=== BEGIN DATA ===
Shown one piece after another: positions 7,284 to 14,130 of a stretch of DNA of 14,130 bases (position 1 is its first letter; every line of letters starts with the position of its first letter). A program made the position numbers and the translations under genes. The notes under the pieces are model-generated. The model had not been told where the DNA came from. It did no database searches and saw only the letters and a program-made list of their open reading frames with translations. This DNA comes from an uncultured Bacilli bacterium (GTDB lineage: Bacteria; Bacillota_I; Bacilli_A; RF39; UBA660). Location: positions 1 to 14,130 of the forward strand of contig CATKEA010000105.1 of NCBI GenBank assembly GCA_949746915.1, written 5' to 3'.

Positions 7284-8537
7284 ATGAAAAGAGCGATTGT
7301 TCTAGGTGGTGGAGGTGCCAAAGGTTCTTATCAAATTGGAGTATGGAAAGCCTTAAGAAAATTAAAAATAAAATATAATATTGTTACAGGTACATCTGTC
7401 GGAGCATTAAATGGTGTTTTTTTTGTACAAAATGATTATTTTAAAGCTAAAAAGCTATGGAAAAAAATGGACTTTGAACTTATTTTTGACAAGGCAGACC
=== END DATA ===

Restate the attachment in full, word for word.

Shown one piece after another: positions 7,284 to 14,130 of a stretch of DNA of 14,130 bases (position 1 is its first letter; every line of letters starts with the position of its first letter). A program made the position numbers and the translations under genes. The notes under the pieces are model-generated. The model had not been told where the DNA came from. It did no database searches and saw only the letters and a program-made list of their open reading frames with translations. This DNA comes from an uncultured Bacilli bacterium (GTDB lineage: Bacteria; Bacillota_I; Bacilli_A; RF39; UBA660). Location: positions 1 to 14,130 of the forward strand of contig CATKEA010000105.1 of NCBI GenBank assembly GCA_949746915.1, written 5' to 3'.

Positions 7284-8537
7284 ATGAAAAGAGCGATTGT
7301 TCTAGGTGGTGGAGGTGCCAAAGGTTCTTATCAAATTGGAGTATGGAAAGCCTTAAGAAAATTAAAAATAAAATATAATATTGTTACAGGTACATCTGTC
7401 GGAGCATTAAATGGTGTTTTTTTTGTACAAAATGATTATTTTAAAGCTAAAAAGCTATGGAAAAAAATGGACTTTGAACTTATTTTTGACAAGGCAGACC